There is an interesting tidbit in an article from The Boston Globe titled “The Making of Mitt Romney”. The article is not available free, but there is an excerpt at Mass Resistance.
Through Ampad, Bain bought several other office supply makers, borrowing heavily each time. By 1999, Ampad’s debt reached nearly $400 million, up from $11 million in 1993, according to government filings.
Sales grew, too — for a while. But by the late 1990s, foreign competition and increased buying power by superstores like Bain-funded Staples sliced Ampad’s revenues.
So, one of Bain’s investments contributed to the bankruptcy of another of Bain’s investments. For all I know, that was smart business, but it strikes me as kind of dumb. It constitutes a failure on the part of Bain to recognize that consequences of a trend that Bain helped put into motion.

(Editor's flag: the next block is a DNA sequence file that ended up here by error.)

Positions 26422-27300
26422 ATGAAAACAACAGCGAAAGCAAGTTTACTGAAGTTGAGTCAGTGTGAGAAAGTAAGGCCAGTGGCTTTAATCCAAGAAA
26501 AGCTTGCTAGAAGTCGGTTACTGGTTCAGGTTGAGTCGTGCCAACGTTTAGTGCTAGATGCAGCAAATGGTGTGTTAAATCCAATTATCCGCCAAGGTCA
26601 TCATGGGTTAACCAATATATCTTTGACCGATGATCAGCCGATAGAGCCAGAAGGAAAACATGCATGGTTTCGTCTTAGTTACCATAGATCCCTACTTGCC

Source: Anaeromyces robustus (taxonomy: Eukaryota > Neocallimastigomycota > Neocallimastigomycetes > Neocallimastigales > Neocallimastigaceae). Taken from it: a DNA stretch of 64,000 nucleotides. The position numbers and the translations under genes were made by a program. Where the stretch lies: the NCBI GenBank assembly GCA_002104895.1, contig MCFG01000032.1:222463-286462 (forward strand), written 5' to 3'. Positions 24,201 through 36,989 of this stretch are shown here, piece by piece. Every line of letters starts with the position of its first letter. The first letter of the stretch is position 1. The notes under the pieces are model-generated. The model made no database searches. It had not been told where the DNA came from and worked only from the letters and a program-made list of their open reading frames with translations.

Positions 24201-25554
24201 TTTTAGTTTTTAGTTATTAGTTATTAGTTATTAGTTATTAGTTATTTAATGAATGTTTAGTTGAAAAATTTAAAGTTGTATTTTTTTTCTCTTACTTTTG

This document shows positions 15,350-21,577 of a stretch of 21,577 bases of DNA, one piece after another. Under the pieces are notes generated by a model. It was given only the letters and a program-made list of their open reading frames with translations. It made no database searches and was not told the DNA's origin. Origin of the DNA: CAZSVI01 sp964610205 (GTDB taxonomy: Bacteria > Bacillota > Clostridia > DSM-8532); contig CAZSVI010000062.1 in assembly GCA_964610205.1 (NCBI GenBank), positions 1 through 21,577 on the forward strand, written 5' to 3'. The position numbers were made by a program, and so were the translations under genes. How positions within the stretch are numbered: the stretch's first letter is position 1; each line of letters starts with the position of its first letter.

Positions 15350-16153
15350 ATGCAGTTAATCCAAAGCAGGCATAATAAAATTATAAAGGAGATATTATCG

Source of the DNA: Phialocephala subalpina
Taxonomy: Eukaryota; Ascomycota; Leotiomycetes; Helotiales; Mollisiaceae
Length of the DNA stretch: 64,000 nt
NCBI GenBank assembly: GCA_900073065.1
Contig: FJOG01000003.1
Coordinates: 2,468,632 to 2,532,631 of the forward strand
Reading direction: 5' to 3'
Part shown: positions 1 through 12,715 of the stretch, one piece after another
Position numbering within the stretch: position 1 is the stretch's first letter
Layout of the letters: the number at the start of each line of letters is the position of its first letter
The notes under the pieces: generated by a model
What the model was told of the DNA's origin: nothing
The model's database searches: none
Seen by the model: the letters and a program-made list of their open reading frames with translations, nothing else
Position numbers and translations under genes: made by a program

I can imagine a conversation:
“We have created a situation where we can use our buying power to force manufacturers to sell us their products at lower prices.”
“Hey, this would be a great time to get into manufacturing those products!”